Scan-in port 20 receives scan-in data SI, scan clock signal SCLKT (scan clock true), and its complementary clock signal SCLKC (scan clock complementary). Scan-in port 20 is coupled to selective feedback inverter 30 and scan isolation device 40 at node T. Scan isolation device 40 receives scan clock signals SCLKT and SCLKC and is coupled to retaining device 50. Retaining device 50 is coupled to write port 80 and inverter 105 at node C. Selective feedback inverter 30 is coupled to system isolation device 60 and write port 80. The output of inverter 105 is coupled to read port 100 and outputs scan-out data SO.

System isolation device 60 and write port 80 receive write signals WWC (write word line complementary), WWT (write word line true), WB0 (write bit line 0), and WB1 (write bit line 1) for each write port 0-n (e.g., if there are two write ports, port 0 and port 1, then the write signals include WWC0, WWC1, WWT0, WWT1, WB00, WB10, WB01, and WB11). As will be seen in subsequent examples, if there is only one write port (port 0), the “0”'s on the end will be dropped (i.e., WWC, WWT, WB0, and WB1).

Read port 100 receive read signals RWC (read word line complementary), RWT (read word line true), and RB (read bit line) for each read port 0-n. As with the write ports, if there is only one read port (port 0), the “0”'s on the end will be dropped (see FIG. 2).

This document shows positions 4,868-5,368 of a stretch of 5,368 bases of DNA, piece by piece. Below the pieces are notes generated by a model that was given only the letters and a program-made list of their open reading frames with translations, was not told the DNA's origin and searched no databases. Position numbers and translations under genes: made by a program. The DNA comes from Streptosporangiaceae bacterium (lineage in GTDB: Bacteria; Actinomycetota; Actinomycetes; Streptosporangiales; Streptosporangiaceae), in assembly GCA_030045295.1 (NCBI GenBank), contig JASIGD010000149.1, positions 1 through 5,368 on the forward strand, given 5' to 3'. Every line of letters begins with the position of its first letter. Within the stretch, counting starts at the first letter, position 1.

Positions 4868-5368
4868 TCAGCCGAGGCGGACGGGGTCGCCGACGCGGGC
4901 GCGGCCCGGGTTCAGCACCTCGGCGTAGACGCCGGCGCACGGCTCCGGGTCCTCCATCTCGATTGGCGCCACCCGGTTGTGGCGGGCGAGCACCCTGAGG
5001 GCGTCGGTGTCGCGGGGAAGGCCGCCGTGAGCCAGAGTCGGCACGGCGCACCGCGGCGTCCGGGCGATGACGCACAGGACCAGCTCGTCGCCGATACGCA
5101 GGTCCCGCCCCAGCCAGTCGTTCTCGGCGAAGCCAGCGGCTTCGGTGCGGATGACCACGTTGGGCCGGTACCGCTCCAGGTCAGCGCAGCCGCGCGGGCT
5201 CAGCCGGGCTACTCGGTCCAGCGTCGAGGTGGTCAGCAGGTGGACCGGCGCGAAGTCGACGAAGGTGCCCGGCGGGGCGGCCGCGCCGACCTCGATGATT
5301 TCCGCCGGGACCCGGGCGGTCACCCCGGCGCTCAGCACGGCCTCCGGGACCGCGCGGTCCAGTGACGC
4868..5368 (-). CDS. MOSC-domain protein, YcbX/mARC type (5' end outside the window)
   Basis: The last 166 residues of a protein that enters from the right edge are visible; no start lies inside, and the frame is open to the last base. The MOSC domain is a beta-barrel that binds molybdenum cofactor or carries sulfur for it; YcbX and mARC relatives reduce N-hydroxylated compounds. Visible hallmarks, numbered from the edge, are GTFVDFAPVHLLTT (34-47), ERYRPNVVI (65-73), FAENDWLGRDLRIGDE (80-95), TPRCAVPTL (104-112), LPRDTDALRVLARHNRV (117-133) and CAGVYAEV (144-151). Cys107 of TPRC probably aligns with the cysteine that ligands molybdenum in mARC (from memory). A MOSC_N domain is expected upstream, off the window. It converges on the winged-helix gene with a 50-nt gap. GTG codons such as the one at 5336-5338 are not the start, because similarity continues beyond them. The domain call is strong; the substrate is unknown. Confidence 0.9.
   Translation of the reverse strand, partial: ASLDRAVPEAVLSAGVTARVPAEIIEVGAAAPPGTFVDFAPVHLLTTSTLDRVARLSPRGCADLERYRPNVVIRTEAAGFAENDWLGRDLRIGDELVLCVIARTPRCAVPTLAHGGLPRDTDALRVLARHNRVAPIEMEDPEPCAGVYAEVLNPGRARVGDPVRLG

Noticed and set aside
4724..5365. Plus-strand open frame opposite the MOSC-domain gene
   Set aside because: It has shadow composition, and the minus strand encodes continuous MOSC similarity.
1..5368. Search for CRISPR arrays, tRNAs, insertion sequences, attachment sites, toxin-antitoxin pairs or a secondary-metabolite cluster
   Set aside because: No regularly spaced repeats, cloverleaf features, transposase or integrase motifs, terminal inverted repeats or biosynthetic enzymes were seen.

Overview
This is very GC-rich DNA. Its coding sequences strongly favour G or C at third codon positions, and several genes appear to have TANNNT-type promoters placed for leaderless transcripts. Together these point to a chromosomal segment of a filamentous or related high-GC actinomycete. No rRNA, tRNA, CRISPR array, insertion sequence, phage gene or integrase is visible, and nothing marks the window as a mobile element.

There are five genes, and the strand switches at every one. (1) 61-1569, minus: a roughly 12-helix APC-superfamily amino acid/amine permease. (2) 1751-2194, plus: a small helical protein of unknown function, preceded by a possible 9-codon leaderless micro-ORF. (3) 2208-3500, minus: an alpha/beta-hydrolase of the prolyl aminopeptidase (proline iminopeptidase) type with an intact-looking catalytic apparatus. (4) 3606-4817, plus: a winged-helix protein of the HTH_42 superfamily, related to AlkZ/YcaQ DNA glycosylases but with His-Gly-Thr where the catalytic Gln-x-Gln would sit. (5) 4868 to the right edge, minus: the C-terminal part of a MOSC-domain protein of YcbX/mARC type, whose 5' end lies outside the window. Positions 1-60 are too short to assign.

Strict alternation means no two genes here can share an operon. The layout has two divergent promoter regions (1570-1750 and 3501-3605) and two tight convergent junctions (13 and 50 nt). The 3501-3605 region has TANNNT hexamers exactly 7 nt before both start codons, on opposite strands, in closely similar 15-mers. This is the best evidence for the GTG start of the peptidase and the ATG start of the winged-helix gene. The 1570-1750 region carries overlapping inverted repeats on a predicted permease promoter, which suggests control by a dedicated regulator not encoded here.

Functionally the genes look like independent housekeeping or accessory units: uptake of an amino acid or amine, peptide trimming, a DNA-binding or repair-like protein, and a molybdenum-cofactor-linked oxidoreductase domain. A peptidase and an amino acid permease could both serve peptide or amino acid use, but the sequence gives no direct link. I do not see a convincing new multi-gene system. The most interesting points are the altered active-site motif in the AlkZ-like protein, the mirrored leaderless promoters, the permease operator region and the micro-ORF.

In operation, latch device 10 may be used in test mode or system mode. In test mode, scan-in data SI, having a test value, enters the latch device 10 through scan-in port 20, follows the scan path and is outputted as SO. The scan path includes scan isolation device 40, retaining device 50 and inverter 105. Retaining device 50 holds the logical (or test) value of SI on node T and, when the data is to be outputted, retaining device 50 inverts the data (SI), which is re-inverted through inverter 105 and outputted as SO. When new data is inputted into scan-in port 20, scan isolation device 40 detaches the retaining device 50 from the scan path. That is, scan isolation device 40 creates a break in the scan path, allowing the new data to be written into node T without having to overdrive the retaining device 50 (as will be discussed in greater detail in reference to FIG. 2).